A General History and Collection of Voyages and Travels — Volume 13 eBook

Robert Kerr (writer)
This eBook from the Gutenberg Project consists of approximately 794 pages of information about A General History and Collection of Voyages and Travels — Volume 13.
overlooked the harbour, which afforded by no means a comfortable prospect:  The low land near the river is wholly over-run with mangroves, among which the salt water flows every tide; and the high land appeared to be everywhere stoney and barren.  In the mean time, Mr Banks had also taken a walk up the country, and met with the frames of several old Indian houses, and places where they had dressed shell-fish; but they seemed not to have been frequented for some months.  Tupia, who had employed himself in angling, and lived entirely upon what he caught, recovered in a surprising degree; but Mr Green still continued to be extremely ill.

The next morning I got the four remaining guns out of the hold, and mounted them upon the quarter-deck; I also got a spare anchor and anchor-stock ashore, and the remaining part of the stores and ballast that were in the hold; set up the smith’s forge, and employed the armourer and his mate to make nails and other necessaries for the repair of the ship.  In the afternoon, all the officers’ stores and ground tier of water were got out, so that nothing remained in the fore and main hold but the coals, and a small quantity of stone ballast.  This day Mr Banks crossed the river to take a view of the country on the other side; he found it consist principally of sand-hills, where he saw some Indian houses, which appeared to have been very lately inhabited.  In his walk he met with vast flocks of pigeons and crows:  Of the pigeons, which were exceedingly beautiful, he shot several; but the crows, which were exactly like those in England, were so shy that he could not get within reach of them.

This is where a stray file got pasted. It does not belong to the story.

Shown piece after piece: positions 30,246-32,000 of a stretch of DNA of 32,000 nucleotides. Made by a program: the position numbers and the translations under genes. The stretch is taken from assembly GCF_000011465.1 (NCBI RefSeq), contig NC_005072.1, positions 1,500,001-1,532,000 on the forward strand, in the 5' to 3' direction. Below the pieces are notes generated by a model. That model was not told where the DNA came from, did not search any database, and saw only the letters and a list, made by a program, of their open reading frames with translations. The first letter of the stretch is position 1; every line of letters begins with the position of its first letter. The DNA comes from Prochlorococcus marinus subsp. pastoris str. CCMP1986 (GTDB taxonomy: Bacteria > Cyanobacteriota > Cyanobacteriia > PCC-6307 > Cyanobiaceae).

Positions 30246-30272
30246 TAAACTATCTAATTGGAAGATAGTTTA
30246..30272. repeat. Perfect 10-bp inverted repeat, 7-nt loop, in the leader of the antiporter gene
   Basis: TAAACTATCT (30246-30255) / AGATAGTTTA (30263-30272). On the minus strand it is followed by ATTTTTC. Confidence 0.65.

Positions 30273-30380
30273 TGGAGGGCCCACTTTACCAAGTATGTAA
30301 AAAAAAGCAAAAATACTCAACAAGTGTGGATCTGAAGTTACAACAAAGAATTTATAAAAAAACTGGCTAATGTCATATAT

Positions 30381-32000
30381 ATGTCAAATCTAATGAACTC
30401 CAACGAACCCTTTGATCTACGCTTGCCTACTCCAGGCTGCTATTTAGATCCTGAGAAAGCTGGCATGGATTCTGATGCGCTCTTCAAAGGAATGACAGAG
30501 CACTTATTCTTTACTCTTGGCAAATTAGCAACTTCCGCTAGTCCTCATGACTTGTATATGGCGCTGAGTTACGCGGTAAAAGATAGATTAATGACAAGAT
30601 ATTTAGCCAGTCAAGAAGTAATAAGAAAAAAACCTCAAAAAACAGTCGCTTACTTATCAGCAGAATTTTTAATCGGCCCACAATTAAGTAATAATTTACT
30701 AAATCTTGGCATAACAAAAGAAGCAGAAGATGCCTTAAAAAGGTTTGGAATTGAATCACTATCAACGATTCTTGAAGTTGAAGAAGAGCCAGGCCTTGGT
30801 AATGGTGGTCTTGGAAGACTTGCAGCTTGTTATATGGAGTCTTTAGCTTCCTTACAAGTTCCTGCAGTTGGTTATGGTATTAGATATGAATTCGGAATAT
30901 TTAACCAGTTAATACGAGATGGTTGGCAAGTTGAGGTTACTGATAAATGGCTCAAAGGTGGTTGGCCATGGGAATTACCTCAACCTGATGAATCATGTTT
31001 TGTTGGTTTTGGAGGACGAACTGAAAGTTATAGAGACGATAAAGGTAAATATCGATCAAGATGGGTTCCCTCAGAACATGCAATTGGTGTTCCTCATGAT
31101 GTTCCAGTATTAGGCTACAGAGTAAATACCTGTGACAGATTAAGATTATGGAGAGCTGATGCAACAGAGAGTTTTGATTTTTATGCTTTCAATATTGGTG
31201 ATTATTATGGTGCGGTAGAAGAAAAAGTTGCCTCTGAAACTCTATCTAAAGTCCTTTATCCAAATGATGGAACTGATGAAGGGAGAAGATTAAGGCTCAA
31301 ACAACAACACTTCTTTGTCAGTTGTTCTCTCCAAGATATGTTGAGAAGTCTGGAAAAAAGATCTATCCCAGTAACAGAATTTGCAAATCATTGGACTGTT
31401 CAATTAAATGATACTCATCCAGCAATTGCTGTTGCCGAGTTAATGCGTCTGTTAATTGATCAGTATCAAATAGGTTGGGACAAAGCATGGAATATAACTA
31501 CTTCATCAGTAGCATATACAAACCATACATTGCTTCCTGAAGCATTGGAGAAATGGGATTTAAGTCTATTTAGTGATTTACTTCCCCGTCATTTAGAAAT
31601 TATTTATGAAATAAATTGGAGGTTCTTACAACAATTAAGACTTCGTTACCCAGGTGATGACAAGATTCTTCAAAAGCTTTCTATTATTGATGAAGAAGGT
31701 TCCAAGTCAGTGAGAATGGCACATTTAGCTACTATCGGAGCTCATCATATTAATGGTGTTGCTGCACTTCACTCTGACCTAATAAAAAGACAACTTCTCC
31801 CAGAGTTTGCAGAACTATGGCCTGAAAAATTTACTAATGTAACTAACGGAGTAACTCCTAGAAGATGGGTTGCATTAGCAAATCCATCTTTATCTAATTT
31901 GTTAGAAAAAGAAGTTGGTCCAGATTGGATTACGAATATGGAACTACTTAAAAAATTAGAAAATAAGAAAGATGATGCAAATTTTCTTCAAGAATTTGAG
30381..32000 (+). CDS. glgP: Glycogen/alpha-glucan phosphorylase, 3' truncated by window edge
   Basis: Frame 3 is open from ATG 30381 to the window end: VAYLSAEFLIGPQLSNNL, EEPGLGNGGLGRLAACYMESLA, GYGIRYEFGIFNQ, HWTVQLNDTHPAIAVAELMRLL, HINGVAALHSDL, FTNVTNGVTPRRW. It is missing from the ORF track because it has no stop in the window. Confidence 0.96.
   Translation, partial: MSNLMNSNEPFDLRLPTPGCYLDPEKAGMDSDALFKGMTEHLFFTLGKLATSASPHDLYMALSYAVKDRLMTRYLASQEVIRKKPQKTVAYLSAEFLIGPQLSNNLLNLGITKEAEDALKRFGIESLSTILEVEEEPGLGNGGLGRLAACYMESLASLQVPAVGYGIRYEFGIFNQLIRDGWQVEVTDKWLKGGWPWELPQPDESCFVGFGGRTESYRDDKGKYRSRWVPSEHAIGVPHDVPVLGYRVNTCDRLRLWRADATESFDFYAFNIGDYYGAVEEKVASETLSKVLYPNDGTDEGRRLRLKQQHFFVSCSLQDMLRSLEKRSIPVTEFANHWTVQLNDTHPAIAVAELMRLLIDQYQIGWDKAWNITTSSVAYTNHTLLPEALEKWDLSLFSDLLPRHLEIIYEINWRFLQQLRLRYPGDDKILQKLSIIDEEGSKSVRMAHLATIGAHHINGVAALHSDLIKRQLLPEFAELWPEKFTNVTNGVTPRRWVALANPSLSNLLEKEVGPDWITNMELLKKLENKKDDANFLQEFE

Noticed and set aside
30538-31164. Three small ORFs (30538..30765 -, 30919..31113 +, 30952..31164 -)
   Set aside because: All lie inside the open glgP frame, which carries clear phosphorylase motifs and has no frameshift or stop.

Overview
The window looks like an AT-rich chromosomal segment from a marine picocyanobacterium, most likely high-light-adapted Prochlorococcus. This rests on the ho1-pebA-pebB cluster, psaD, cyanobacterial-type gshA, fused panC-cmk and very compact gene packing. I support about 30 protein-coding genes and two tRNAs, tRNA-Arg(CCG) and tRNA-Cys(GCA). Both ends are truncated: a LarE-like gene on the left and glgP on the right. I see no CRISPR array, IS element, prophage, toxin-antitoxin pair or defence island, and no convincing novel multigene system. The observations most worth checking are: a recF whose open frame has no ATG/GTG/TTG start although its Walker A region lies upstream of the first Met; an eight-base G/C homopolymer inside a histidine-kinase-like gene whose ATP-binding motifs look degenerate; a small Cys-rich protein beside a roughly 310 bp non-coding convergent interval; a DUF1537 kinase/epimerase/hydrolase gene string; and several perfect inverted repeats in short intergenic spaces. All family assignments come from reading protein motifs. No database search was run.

On the 20th, we landed the powder and got out the stone ballast and wood, which brought the ship’s draught of water to eight feet ten inches forward, and thirteen feet abaft; and this I thought, with the difference that would be made of trimming the coals aft, would be sufficient; for I found that the water rose and fell perpendicularly eight feet at the spring-tides:  But as soon as the coals were trimmed from over the leak, we could hear the water rush in a little abaft the foremast, about three feet from the keel; this determined me to clear the hold entirely.  This evening Mr Banks observed that in many parts of the inlet there were large quantities of pumice-stones, which lay at a considerable distance above high-water mark, whither they might have been carried either by the freshes or extraordinary high tides, for there could be no doubt but that they came from the sea.

The next morning we went early to work, and by four o’clock in the afternoon had got out all the coals, cast the moorings loose, and warped the ship a little higher up the harbour to a place which I thought most convenient for laying her ashore in order to stop the leak.  Her draught of water forward was now seven feet nine inches, and abaft thirteen feet six inches.  At eight o’clock, it being high water, I hauled her bow close ashore, but kept her stern afloat, because I was afraid of neiping her; it was however necessary to lay the whole of her as near the ground as possible.

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A General History and Collection of Voyages and Travels — Volume 13 from Project Gutenberg. Public domain.
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